Sitcom  

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Train wreck at Montparnasse (October 22, 1895) by Studio Lévy and Sons.
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Train wreck at Montparnasse (October 22, 1895) by Studio Lévy and Sons.
Sitcom (film)

A situation comedy, often shortened to sitcom, is a genre of comedy that features characters sharing the same common environment, such as a home or workplace, with often humorous dialogue. Such programs originated in radio, but today, sitcoms are found mostly on television as one of its dominant narrative forms.

A situation comedy television program may be recorded in front of a studio audience. The effect of a live studio audience can be imitated by the use of a laugh track.

History

Comedies from past civilizations, such as those of Aristophanes and Menander in ancient Greece, Terence and Plautus in ancient Rome, Śudraka in ancient India, and numerous examples including Shakespeare, Molière, the Commedia dell'arte and the Punch and Judy shows from post-Renaissance Europe, are the ancestors of the modern sitcom. Some of the characters, pratfalls, routines and situations as preserved in eyewitness accounts and in the texts of the plays themselves, are remarkably similar to those in earlier modern sitcoms such as I Love Lucy and The Honeymooners. The first television sitcom is said to be Pinwright's Progress, ten episodes being broadcast on the BBC between 1946–1947. In the U.S., director and producer William Asher has been credited with being the "man who invented the sitcom," having directed over two dozen of the leading sitcoms, including I Love Lucy, during the 1950s through the 1970s.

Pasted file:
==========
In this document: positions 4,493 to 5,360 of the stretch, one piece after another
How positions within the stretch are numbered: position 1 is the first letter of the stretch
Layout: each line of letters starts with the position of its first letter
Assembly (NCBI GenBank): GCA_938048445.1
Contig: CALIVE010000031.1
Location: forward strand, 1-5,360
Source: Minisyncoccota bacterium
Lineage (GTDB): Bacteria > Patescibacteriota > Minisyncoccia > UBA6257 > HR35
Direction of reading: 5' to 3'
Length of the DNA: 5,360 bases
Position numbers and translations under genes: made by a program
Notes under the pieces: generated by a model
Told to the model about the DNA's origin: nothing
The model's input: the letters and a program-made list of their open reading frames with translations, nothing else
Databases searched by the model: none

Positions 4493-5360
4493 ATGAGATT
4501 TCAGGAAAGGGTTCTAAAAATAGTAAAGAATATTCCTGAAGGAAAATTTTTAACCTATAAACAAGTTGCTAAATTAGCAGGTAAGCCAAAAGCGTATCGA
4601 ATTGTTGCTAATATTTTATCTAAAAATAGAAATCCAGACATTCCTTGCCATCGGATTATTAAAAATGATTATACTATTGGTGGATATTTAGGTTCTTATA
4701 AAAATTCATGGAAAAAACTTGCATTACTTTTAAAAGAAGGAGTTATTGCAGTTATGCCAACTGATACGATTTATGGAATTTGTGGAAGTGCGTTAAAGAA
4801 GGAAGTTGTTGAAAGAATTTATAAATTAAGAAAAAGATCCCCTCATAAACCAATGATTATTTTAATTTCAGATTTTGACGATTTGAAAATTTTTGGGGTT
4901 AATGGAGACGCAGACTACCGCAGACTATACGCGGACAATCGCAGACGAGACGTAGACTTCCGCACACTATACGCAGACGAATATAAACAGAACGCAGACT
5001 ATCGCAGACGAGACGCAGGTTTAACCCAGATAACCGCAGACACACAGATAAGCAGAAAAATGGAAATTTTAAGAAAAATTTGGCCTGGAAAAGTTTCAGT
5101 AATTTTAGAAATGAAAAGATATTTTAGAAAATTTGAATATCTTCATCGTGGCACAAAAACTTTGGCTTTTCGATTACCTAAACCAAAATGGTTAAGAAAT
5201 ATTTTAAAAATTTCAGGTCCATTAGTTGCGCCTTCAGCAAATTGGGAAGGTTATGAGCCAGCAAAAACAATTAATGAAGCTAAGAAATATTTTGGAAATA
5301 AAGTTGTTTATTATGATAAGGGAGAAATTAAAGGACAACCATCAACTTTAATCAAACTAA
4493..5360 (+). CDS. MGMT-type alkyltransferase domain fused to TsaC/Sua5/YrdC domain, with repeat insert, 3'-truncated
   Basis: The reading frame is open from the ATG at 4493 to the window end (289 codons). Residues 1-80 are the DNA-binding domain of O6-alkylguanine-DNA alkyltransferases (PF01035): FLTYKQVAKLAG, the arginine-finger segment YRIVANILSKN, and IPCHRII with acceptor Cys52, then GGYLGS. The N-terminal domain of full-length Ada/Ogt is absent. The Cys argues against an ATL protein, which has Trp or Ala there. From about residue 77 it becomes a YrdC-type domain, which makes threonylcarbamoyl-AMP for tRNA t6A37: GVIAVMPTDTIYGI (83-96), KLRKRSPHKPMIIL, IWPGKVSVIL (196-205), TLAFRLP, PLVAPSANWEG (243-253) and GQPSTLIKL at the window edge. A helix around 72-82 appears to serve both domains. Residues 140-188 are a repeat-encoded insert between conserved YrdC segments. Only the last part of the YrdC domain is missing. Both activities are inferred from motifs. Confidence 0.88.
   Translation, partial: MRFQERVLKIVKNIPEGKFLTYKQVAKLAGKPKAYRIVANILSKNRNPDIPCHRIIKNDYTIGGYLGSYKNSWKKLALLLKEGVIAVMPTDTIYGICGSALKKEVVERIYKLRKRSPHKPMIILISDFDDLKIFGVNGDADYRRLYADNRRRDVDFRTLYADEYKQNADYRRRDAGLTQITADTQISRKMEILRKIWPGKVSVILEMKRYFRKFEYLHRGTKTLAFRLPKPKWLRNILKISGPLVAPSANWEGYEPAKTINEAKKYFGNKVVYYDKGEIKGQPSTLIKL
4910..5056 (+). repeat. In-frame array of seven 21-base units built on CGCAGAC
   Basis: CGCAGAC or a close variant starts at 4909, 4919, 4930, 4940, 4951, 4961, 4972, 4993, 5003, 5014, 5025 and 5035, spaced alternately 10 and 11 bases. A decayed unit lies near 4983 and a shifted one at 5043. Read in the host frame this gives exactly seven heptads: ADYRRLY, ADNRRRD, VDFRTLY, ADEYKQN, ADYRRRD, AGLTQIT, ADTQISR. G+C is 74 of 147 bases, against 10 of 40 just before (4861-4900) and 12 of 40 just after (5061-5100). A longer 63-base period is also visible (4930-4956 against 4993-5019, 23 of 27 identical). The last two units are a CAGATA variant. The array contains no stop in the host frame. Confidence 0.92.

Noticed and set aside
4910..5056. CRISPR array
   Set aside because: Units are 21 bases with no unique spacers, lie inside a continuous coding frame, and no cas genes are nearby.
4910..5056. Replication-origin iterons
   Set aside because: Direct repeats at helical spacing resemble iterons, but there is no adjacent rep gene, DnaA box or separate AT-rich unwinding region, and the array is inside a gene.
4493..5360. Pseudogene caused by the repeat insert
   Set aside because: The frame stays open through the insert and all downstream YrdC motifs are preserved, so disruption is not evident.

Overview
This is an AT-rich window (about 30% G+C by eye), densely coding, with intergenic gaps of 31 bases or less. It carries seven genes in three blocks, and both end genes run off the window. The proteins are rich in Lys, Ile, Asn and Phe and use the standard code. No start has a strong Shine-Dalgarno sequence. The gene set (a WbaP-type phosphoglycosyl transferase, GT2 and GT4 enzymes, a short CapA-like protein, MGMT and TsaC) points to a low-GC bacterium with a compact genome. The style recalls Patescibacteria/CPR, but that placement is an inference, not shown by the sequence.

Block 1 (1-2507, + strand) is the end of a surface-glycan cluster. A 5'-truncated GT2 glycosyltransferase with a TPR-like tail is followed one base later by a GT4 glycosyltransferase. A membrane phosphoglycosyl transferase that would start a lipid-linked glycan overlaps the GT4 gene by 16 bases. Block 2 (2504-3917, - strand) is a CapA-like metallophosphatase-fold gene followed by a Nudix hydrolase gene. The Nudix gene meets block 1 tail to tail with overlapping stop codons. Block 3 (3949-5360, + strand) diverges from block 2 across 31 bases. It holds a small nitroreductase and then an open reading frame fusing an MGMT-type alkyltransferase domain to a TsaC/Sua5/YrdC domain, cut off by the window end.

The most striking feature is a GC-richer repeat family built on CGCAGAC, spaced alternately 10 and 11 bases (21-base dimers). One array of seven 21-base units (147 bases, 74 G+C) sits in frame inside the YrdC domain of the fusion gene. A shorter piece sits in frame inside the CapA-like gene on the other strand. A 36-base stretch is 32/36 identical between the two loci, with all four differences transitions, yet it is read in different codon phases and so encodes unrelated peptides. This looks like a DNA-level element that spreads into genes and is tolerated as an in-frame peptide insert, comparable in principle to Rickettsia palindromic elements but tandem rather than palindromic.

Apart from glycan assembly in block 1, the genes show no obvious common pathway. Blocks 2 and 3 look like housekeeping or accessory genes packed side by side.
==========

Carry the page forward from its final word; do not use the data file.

Parody

See also




Unless indicated otherwise, the text in this article is either based on Wikipedia article "Sitcom" or another language Wikipedia page thereof used under the terms of the GNU Free Documentation License; or on original research by Jahsonic and friends. See Art and Popular Culture's copyright notice.

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